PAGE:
Orioles manager Ray Miller has made a point of refraining from criticism of his players. But now he appears to be sending a message to Jeffrey Hammonds, one that the 27-year-old outfielder does not welcome.
Miller, speaking before Thursday night's 5-4 loss to Cleveland, said Hammonds is frequently too injured to play. Hammonds responded by saying that he has yet to ask out of the lineup this season.
General manager Pat Gillick said he, too, has been "frustrated" by Hammonds' lack of availability. But outfielder Eric Davis -- a player dogged by similar questions early in his career -- rose to his teammate's defense.
The names and faces change, but the debate over Hammonds is essentially the same as it has been ever since his swift recovery from reconstructive knee surgery in 1995.
The Orioles want him to prove that he can play regularly. Hammonds says he would love to, if only the team would give him the chance.
"I want to see him more and more," Miller said. "I told Jeffrey the longer you stay healthy, the better the numbers you're going to put up. That's one thing a young guy has to learn.
"You can say whatever you want about Bobby Bonilla, Barry Bonds, Raffy Palmeiro, Cal Ripken. The only way you put up the stats those guys put up is by going to the post every day."
Miller praised Hammonds' recent play, saying he's making "great strides." But citing several Orioles veterans who battle through injuries, he added, "You've got to learn to play with pain."
Hammonds, sitting in the dugout before Thursday night's game, stared out at the field upon learning of Miller's remarks, visibly upset.
He later met with the manager.
"I'm not going to create any waves. I'm going to do it between the lines," he said. "I've yet to ask to come out of a game. I've yet to ask to be scratched."
Davis, competing with Hammonds for playing time in the Orioles' crowded outfield, also bristled when informed of Miller's comments.
"I don't think it's a fair question," Davis said. "He didn't ask to come out of the lineup. I don't recall hearing Jeffrey ask to come out of the lineup. That playing with pain stuff, who is that for? I don't see it written anywhere that you've got to play with pain.
"Why single Jeff out? That ain't fair to Jeff. Y'all been spoiled around here with the Iron Man. Everyone is not like Cal Ripken. There's only one Cal Ripken Jr. Because Cal does something doesn't mean everyone else can.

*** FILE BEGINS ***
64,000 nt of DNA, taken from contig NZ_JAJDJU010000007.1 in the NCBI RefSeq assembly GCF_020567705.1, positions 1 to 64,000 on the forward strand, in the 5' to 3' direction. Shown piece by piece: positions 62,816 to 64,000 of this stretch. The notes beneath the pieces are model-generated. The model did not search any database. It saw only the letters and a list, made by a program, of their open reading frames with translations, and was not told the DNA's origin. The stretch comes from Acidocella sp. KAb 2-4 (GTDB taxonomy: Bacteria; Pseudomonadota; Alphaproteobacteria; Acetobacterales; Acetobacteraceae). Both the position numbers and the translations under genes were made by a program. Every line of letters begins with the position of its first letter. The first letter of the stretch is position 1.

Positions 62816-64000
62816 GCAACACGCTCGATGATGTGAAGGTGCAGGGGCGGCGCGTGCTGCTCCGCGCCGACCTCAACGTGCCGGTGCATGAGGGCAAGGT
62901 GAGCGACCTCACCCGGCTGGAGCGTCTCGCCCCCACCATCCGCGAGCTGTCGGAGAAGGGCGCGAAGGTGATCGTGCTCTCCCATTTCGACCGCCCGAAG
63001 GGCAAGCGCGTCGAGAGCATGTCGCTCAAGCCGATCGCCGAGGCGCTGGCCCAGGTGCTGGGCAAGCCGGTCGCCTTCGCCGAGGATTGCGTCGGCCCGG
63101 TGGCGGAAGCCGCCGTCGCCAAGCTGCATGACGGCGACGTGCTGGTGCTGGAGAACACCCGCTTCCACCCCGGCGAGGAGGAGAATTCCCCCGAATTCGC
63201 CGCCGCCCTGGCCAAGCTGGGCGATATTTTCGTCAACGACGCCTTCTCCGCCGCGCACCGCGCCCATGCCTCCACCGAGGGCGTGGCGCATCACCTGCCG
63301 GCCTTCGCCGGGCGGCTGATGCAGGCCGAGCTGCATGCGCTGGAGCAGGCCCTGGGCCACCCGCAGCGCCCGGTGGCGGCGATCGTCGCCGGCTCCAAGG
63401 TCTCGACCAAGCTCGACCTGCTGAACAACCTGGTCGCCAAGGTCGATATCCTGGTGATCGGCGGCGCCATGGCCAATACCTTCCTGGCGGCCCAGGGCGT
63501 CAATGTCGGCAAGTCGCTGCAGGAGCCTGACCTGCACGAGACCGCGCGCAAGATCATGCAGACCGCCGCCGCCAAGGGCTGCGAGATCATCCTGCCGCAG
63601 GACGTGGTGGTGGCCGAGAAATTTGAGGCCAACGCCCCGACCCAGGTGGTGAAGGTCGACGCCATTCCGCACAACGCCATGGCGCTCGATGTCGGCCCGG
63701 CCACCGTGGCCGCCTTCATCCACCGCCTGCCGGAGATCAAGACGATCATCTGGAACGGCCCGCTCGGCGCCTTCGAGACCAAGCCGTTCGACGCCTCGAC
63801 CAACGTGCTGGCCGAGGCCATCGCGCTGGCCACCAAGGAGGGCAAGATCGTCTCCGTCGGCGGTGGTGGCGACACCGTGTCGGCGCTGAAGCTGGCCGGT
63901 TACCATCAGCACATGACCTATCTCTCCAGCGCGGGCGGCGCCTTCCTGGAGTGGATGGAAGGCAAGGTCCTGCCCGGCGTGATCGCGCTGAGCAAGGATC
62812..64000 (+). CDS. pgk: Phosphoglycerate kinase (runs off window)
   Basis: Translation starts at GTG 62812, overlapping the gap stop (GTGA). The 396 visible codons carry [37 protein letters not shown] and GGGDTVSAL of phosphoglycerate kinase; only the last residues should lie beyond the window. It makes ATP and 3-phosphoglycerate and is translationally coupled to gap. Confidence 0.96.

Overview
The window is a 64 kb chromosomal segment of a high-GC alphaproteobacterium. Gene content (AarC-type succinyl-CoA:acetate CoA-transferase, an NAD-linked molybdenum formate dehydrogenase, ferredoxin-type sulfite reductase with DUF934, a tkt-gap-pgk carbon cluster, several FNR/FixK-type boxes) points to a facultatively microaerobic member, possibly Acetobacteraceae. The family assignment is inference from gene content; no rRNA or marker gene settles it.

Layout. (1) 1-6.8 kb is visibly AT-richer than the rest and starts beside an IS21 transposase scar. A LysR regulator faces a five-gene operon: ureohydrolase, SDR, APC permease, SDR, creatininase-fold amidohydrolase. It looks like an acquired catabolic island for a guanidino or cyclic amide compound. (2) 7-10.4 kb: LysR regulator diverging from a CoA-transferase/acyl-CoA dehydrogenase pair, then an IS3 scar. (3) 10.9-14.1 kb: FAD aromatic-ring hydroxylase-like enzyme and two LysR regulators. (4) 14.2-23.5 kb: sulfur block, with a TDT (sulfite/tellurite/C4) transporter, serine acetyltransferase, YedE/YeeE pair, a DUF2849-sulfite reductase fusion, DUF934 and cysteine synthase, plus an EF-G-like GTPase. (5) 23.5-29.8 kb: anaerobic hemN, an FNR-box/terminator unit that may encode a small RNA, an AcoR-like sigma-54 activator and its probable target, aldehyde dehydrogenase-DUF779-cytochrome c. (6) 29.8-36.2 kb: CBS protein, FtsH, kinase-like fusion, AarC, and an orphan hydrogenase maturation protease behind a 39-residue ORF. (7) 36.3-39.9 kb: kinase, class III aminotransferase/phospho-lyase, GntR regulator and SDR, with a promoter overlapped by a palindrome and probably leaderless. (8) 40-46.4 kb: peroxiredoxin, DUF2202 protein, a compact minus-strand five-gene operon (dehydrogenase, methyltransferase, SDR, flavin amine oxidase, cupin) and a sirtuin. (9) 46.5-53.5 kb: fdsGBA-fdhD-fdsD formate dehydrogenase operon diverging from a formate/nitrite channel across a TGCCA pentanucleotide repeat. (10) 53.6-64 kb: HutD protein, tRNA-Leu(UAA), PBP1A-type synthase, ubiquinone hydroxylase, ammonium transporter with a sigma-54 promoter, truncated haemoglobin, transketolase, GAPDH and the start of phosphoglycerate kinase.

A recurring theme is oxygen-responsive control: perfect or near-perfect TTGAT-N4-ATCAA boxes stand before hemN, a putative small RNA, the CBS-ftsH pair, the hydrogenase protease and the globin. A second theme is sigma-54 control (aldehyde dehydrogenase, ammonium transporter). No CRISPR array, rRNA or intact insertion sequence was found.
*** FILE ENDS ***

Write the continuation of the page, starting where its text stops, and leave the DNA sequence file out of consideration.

"Don't single him out," Davis repeated. "If you want to give somebody the AB's, give him the AB's."
Which, of course, leads to the central issue:
Now that Brady Anderson is healthy, Miller is essentially using four players -- Hammonds, Davis, Joe Carter and Harold Baines -- in two spots.
Anderson plays virtually every day in center, and B. J. Surhoff has been largely exempt from Miller's rotation, starting 36 of the Orioles' first 39 games in left.
Miller often uses the players with the best statistics off that night's starting pitcher. But Hammonds is sometimes left on the bench even when his numbers indicate that he should play.
He's the Orioles' only outfielder under 33, he's superior to Carter defensively, and he leads the team with six stolen bases.
His new contract ties him to the club through 2000. But Miller won't guarantee his immediate future.
"Every time I play him two or three days in a row, something happens," the manager said.
"He slid and messed his leg up [in Cleveland on May 6]," Miller said. "He doubled in a tie game and barely got to second base [in Tampa Bay on May 9].
"Not that I'm blaming him for barely getting to second base. He's got something wrong with his leg. Whether it's real or imagined, I don't know. I'm sure there was something to it. But he bounced back from it pretty quick."
Miller made the right call in removing Hammonds in Tampa Bay. If Hammonds were healthy, he should have run better. If he were hurt, he shouldn't have been in the game.
Club officials say that Hammonds' body language frequently indicates that he might be hurting. Miller is then left in a difficult position, trying to decide whether to believe Hammonds' actions or words.
Manager Davey Johnson had similar concerns last season -- he gave Hammonds just 96 at-bats after Aug. 1, citing the outfielder's strained left Achilles' tendon.
Then as now, Hammonds said he could play.
"I think in his own mind he has to feel comfortable before he goes out there," Gillick said. "Evidently, there have been times this year when he hasn't felt comfortable."
Still, if Hammonds is unable to start, why is he able to finish games as a defensive replacement or pinch runner?
And if he says he's healthy, why shouldn't he get the same opportunity as other Orioles who play through pain?
Anderson, Ripken, Palmeiro -- they virtually call their own shots. Hammonds is less established, and he won't gain Miller's trust by failing to run out balls that he hits off the wall. But then, he has cause to be frustrated, too.
Here he is, one of the Orioles' few young talents, seemingly on the verge of a career breakthrough. But the team seems to be catering to aging veterans, several of whom might not even be with the club next season.
Again, the rotation is not even a rotation. Surhoff batted .298 before the All-Star break last season, .270 after it. He'll be 34 in August. He could again wear down.
"I keep wanting to take him out," Miller said. "But every time I open the statistics, he's 16-for-30 off somebody with five homers. He doesn't want to come out, either.
"He works so hard, maybe there are some times I should give him a rest. But every time a lefty comes in, he stays in so good against lefties, you end seeing good numbers there."
It's difficult to argue when Surhoff has been perhaps the Orioles' most consistent performer. But if Miller indeed wants to use Hammonds "more and more," then let's see it happen.
Once and for all, let's see Jeffrey Hammonds play.
Pub Date: 5/17/98